During the War of Independence, when there was no internet or phone to provide instant communication over long distances, the connective tissue that held American colonies together was mail carried by riders on the rough roads between cities. and villages. Ensuring mail was delivered as quickly and securely as possible was essential to the survival of the colonies. That is why three months after the battles of Lexington and Concord, the Continental Congress turned to Benjamin Franklin to establish a national postal service as the premier of the Post Office.
“When he was appointed Postmaster General of the American Confederation in 1775, it clearly showed how much the American leaders trusted him to have the interests of the Americans at heart,” explains Carla J. Mulford, English professor. at Penn State University and author of an upcoming book, Benjamin Franklin’s Electrical Diplomacy.
Franklin already had years of experience in the mail delivery business.
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Ben Franklin kept the mail moving fast as Philadelphia Postmaster
By 1737, at age 31, Franklin had already built a successful business as a printer, merchant, and newspaper editor, The Pennsylvania Gazette. That year he was appointed postmaster of Philadelphia, after British authorities dismissed his predecessor for failing to submit his financial reports. As Devin Leonard notes in his book Neither Snow nor Rain: A History of the United States Postal Service, being a local postmaster didn’t pay much–a 10 percent commission on customer shipping costs, but that came with a big plus. Franklin had franking privileges, which allowed him to send his journal free to readers. This helped Franklin create a big draw and transform the Pennsylvania Gazette in one of the colonies’ most successful publications.
In the same way modern politicians and celebrities rely on Twitter, Franklin used the mail to promote himself. As Leonard notes, Franklin’s ability to send his own letters without paying postage – he simply listed them with “Free.B.Franklin” – allowed him to correspond with other intellectuals in Europe. This helped publicize Franklin’s accomplishments, “thus helping to make Franklin one of the most admired Americans in the world,” as Leonard writes. Stanford University historian Caroline Winterer, who has studied the 20,000 letters left by Franklin, describes him as “a man with a vibrant social network” comparable to our interconnected world today.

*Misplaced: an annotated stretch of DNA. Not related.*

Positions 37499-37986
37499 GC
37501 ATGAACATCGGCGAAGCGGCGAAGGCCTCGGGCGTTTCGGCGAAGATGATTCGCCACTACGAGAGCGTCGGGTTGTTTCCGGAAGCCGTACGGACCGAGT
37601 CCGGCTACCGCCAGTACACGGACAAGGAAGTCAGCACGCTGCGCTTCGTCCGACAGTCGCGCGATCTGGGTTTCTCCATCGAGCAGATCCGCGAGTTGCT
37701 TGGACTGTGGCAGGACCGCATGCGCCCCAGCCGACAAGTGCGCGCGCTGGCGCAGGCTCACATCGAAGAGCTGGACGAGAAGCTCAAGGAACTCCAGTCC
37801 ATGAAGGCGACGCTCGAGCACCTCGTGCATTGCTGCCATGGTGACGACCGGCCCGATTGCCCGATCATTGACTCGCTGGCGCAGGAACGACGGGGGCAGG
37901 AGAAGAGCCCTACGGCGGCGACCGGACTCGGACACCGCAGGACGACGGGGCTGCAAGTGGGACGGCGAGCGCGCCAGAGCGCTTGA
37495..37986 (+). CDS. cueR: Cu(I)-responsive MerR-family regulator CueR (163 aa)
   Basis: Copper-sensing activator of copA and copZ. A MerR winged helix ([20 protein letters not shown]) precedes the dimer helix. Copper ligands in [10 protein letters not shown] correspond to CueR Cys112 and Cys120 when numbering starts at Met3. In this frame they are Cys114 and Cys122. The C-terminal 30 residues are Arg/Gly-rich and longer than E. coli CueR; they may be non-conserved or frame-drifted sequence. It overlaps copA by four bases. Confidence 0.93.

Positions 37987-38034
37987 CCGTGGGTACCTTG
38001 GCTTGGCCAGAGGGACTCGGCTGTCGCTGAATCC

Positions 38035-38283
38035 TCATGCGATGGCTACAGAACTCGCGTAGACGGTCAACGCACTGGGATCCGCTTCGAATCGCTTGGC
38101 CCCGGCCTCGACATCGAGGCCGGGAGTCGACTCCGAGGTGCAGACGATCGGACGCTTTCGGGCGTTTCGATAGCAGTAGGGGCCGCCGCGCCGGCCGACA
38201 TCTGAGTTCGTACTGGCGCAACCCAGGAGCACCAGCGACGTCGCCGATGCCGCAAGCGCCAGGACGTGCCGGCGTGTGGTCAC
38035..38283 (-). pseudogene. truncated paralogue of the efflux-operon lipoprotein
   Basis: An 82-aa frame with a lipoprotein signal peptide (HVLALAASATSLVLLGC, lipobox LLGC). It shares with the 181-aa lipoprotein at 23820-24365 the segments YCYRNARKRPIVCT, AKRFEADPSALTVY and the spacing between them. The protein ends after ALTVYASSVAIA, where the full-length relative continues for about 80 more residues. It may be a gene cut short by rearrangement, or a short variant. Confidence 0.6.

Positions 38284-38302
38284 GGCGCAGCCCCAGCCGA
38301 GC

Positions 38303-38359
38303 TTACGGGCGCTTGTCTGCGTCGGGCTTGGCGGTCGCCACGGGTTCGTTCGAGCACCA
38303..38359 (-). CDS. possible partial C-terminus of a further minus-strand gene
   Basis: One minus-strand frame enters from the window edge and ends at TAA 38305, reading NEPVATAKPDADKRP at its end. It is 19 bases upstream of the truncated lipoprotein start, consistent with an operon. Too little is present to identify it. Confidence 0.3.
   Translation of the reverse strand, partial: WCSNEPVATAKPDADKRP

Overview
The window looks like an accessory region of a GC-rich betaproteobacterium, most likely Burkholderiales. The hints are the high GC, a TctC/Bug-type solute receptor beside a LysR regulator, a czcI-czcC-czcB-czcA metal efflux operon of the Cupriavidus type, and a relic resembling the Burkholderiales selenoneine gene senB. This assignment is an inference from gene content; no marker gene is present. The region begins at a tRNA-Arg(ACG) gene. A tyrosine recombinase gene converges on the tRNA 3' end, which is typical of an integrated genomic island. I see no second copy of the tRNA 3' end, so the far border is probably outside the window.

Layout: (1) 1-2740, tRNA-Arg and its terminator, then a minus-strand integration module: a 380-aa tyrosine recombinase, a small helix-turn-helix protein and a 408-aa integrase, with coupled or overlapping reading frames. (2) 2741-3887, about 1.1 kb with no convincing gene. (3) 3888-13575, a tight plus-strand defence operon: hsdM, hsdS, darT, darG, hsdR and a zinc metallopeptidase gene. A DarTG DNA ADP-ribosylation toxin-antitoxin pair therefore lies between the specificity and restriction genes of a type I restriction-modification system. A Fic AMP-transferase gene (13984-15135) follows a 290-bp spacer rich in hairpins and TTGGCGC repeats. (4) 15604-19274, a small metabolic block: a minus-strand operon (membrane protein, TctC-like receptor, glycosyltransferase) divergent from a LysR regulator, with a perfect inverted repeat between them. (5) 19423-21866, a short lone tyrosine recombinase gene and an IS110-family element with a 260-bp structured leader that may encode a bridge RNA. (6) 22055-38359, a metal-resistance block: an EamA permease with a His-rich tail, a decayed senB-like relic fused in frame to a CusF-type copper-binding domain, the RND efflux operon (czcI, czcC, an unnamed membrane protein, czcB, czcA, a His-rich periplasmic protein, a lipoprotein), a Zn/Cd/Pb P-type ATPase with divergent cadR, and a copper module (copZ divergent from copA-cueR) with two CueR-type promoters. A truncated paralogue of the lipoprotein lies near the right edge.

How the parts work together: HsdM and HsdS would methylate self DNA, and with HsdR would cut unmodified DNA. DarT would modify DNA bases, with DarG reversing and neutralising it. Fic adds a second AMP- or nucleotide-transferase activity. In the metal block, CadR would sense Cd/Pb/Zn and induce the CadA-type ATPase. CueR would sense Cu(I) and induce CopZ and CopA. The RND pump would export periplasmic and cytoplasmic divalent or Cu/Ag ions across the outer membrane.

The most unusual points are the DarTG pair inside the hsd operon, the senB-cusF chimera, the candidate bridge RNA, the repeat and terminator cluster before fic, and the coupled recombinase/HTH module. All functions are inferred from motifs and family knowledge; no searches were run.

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Britain appoints Franklin as postmaster of 13 colonies
Franklin, a meticulous archivist, was so adept at leading postal operations in Philadelphia that in 1753 the British Crown appointed him co-postmaster for the 13 colonies. Although he theoretically shared authority with William Hunter, a Virginia-based printer, Hunter pretty much let Franklin have the hand, according to Leonard’s book. Franklin held this position for more than two decades, during which time he orchestrated huge improvements to the postal service, including establishing a regular schedule that allowed mail to flow efficiently along the postal routes along the East Coast.
Franklin “traveled extensively to inspect postal routes, find the most reliable postal clerks to serve as associates in the various towns and cities, and create a communication system that would work well for postal runners,” says Mulford. .
“Franklin had foresight. He was a good systems analyst, ”says Mulford. “It was nice to work with, when the others were nice. And he was a great convenience store, able to find workarounds when plans went wrong. “
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Mail delivery time is cut, newspaper goes flat
Ultimately, by putting the couriers on the roads at night, Franklin was able to reduce the delivery time of a letter from Philadelphia to New York and receive a response to just 24 hours.